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Editorial

Medicaid money is an investment

It was disappointing to learn our legislators have chosen to delay Medicaid expansion in order to study it further. While many of our local representatives — notably Democratic Reps. Jill Shaffer Hammond (Peterborough, Hillsborough District 24), Marjorie Porter (Hillsborough, Hillsborough District 1), Jon Manley (Bennington, Hillsborough District 3), Richard Ames (Jaffrey, Cheshire District 9), Kermit Williams (Wilton, Hillsborough District 4), Harry Young (Jaffrey, Cheshire District 14) and Republican Susan Emerson (Rindge, Cheshire District 11) — have come out in support of the measure that would, among other things, give an estimated 58,000 more New Hampshire residents access to health care, it wasn’t enough to sway the Republican-controlled Senate.

But now it looks like there will be a legislative study of Medicaid expansion, and there’s still hope that legislators will come together around a plan that’s right for New Hampshire. A budget deal to be voted on Wednesday calls for a commission to study the effects of Medicaid expansion, with a report and its recommendation of whether or not to go ahead with it by Oct. 1.

Our representatives will need to look at how the program can reasonably be sustained. From 2014 through 2016, expansion would be 100 percent funded under President Obama’s Affordable Care Act. After that, it would be funded at 90 percent with federal dollars. It is estimated that the state would bring in $2.5 billion from the federal government in the next seven years with Medicaid expansion, and would spend less than $86 million.

But New Hampshire is one of six states still mulling the option of expanding the health program for low-income households; 23 other states have already signed on and the rest have voted it down.

While the cost of Medicaid expansion to the state should be a concern, it isn’t a reason to turn our backs on the most vulnerable among us who would benefit from the influx of federal funds. There will need to be solid plan for paying the state’s portion of the cost, and hopefully this longer study period will lead to acceptable solutions. More than anything, we hope that the call for more study isn’t simply a delay tactic.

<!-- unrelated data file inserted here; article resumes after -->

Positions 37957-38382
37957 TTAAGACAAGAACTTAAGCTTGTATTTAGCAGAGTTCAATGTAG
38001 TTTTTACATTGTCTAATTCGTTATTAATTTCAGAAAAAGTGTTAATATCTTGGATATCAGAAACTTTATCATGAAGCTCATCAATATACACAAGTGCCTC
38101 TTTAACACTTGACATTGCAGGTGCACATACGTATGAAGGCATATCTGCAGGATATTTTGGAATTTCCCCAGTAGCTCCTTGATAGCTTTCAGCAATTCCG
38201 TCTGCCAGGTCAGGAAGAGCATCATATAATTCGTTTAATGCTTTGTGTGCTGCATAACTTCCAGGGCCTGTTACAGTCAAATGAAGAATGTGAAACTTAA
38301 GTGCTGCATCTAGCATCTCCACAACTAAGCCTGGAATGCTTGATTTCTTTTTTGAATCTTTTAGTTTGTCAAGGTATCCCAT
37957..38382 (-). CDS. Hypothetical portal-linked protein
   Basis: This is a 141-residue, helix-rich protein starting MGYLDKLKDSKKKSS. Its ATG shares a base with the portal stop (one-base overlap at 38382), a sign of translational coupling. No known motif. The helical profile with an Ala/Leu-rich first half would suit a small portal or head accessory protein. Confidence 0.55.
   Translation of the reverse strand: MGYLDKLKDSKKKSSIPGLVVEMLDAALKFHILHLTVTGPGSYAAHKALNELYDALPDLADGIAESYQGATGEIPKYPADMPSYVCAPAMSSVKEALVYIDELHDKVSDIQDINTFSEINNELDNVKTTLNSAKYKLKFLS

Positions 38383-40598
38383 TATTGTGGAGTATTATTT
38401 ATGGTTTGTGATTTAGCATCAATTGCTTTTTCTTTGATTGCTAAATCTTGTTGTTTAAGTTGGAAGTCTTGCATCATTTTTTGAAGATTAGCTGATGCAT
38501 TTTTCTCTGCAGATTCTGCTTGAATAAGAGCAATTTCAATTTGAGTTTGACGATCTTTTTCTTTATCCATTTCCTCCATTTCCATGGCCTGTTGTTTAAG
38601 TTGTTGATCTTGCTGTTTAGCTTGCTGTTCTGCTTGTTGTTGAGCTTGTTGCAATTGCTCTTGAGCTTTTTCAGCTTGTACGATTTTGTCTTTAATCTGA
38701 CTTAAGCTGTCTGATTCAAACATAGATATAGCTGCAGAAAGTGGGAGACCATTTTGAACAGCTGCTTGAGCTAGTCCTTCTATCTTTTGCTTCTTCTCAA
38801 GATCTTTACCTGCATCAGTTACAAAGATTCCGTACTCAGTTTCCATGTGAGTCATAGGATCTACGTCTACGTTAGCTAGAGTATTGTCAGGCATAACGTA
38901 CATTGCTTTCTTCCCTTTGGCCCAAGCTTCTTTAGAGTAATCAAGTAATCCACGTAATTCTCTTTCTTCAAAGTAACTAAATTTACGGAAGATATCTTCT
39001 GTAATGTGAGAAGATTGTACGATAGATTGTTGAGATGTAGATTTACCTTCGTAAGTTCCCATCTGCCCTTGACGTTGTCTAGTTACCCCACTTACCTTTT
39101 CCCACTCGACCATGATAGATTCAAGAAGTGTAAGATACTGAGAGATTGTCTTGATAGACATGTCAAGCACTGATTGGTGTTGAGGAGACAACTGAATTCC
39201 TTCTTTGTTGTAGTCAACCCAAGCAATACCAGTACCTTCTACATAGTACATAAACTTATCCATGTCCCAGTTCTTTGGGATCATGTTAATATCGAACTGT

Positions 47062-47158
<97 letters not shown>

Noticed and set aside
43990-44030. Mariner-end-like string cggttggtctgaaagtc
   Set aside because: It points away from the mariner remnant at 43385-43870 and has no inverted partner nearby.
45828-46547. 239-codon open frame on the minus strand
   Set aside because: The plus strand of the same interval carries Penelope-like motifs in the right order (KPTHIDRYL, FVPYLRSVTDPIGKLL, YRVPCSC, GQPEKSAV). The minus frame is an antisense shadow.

Instead of focusing solely on the costs, legislators should be looking at the opportunity Medicaid expansion offers. Any investment in our residents’ health, is an investment in the state’s future. Not only will the state likely see fewer emergency room visits and unpaid costly medical procedures with a healthier populace, it will also have an edge when it comes to competing for new businesses. Companies go where the skilled labor is, and workers go where there’s access to affordable health care and good schools.

There’s always risk involved when it comes to expanding social services, but that risk can be minimized with a plan that addresses concerns from both sides of party lines. The commission will be made up of five Democrat-appointed voting members and four Republican-appointed voting members; it will include three members of the public, as well as three representatives and three senators. It may be that Medicaid expansion is a forgone conclusion with this commission’s voting breakdown, but we hope our Democratic representatives will listen to the other side. That’s the only way to ensure its long-term viability.

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